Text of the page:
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Fading Frenzy

Summer's sizzle has been replaced by fall's fizzle. Two buyers and two sellers cope with the changing housing market.

SELLER: In last July's market, 'this would be gone'

November 29, 1998|SUE McALLISTER

When the first offer on their Woodland Hills townhouse came in just one week after the home was listed, "my wife and I were ready to pack," said Sidney Weiss, who has owned the three-bedroom condo since 1979 with his wife, Donna. "We thought we had this all tied up."

That was wishful thinking, as it turned out. The bidder didn't answer their counteroffer, which accepted the offered price but requested a change of escrow company.

Two more weeks passed without offers, and the couple began contemplating reducing their list price of $219,000.

Sidney Weiss, 61, expressed disappointment that they hadn't entered the market earlier. He said everyone he knew who had listed their property over the summer reported it sold in a matter of days.

"I started counting the money in the bank already," said Weiss, a certified public accountant. "But the marketplace changed so fast that it left me, and I was a little surprised, though I shouldn't be."

The Weisses' real estate agent, Grace Frey of Dilbeck-James R. Gary & Co., said she had sold another townhome in the same Warner Center neighborhood last summer within 12 hours of its listing.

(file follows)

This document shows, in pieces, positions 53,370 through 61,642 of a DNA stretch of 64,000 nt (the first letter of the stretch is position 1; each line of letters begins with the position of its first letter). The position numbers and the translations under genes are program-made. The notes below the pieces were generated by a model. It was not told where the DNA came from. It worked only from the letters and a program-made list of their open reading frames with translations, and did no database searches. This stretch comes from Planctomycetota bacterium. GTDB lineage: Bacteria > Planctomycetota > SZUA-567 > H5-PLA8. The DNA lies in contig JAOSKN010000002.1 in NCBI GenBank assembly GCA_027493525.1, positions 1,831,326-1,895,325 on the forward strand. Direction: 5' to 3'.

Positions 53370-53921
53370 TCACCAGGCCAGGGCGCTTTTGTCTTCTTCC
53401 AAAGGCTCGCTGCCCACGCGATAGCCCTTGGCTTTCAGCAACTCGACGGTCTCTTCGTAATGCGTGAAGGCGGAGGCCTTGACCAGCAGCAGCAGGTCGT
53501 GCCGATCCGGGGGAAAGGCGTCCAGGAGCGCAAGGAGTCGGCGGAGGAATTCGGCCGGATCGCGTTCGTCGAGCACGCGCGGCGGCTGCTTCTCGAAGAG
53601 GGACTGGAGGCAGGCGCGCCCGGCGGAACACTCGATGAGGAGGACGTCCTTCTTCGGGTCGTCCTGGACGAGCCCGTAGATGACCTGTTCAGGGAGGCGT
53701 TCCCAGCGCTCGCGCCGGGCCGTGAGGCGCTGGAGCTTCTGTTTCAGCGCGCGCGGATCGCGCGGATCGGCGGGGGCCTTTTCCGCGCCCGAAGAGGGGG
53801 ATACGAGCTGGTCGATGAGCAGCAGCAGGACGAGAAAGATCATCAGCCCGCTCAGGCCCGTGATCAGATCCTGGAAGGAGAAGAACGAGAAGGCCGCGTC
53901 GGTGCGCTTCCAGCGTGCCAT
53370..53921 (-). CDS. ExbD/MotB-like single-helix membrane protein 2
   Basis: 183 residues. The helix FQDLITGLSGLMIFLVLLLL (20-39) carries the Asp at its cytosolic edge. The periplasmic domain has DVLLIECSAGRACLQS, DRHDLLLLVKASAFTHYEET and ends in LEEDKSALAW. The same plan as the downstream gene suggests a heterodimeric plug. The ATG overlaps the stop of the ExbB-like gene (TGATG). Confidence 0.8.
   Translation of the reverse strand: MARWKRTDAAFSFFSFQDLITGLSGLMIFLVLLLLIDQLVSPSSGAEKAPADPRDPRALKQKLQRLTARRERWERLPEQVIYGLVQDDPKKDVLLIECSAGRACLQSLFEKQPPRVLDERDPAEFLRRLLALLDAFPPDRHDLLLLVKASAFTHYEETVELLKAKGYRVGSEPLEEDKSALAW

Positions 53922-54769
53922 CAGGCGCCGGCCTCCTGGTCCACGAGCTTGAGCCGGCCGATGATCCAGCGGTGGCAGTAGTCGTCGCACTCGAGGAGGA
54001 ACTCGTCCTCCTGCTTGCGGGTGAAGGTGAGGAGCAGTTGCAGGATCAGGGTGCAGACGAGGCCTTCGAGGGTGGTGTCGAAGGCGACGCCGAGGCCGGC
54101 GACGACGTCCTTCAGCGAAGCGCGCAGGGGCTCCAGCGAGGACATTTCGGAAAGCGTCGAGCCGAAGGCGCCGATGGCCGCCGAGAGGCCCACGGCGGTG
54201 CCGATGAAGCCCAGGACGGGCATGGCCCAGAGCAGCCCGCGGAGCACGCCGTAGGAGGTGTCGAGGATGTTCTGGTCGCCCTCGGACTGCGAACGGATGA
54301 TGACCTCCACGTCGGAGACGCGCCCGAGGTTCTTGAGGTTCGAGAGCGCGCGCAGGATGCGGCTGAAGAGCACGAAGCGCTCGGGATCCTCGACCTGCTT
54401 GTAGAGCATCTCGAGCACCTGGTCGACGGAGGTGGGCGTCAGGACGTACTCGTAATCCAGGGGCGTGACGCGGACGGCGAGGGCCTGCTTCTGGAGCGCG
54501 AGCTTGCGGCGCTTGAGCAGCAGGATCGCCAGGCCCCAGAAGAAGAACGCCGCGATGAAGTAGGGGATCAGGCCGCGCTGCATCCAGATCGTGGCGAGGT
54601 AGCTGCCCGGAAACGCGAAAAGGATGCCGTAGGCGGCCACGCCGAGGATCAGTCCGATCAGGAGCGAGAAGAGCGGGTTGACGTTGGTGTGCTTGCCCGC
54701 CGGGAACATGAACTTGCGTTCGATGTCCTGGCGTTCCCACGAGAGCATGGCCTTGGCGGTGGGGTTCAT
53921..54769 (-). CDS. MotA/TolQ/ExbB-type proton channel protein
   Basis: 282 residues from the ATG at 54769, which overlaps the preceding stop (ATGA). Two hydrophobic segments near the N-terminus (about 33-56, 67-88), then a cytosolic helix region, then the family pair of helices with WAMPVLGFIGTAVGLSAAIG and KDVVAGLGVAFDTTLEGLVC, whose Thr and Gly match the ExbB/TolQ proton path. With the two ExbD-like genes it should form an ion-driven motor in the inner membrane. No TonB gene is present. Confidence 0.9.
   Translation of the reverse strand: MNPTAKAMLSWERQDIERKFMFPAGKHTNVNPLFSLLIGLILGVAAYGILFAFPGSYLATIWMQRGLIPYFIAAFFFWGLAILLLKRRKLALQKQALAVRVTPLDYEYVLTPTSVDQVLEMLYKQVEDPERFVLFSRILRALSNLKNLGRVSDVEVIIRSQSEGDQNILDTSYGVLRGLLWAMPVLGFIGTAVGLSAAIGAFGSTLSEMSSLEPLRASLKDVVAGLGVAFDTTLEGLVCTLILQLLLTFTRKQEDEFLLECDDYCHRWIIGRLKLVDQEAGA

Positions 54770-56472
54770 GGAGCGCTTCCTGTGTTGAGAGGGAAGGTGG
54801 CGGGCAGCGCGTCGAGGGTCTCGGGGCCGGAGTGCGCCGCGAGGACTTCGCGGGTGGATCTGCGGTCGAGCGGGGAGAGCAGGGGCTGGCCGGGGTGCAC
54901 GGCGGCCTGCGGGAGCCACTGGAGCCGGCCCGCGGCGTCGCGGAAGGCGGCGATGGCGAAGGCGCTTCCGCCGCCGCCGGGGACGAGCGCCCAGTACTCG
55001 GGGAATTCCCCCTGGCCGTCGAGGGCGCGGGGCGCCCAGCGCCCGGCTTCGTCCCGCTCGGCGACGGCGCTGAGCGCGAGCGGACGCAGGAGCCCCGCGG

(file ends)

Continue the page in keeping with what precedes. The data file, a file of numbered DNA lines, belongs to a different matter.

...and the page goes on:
"If the market was the same as it was in July, this would be gone already," said Frey, describing the Weisses' airy, spotless home on a tree-lined street as "far superior" to the one she'd sold so fast just four months ago.


One of the Weisses' three sons still lived at home when the family moved into the home in 1979. Over the years, the neighborhood has changed, with more walking-distance amenities such as restaurants and shops being added. Their home has changed some, too; it was extensively refurbished and upgraded after the 1994 Northridge earthquake, and the bedroom once occupied by their youngest son is now used by visiting grandchildren.

The Weisses will close escrow on a new desert home near Indio in February and plan to move there after Donna, 59, retires in May from her job with the state Employment Training Panel.

"I want this issue resolved," she said, indicating her willingness to drop the price if it would help the property sell faster.

In addition to the possibility of reducing the price, the Weisses said they would be willing to pay the buyer's closing costs if it made a difference. The desert awaits, and they are ready to pack.

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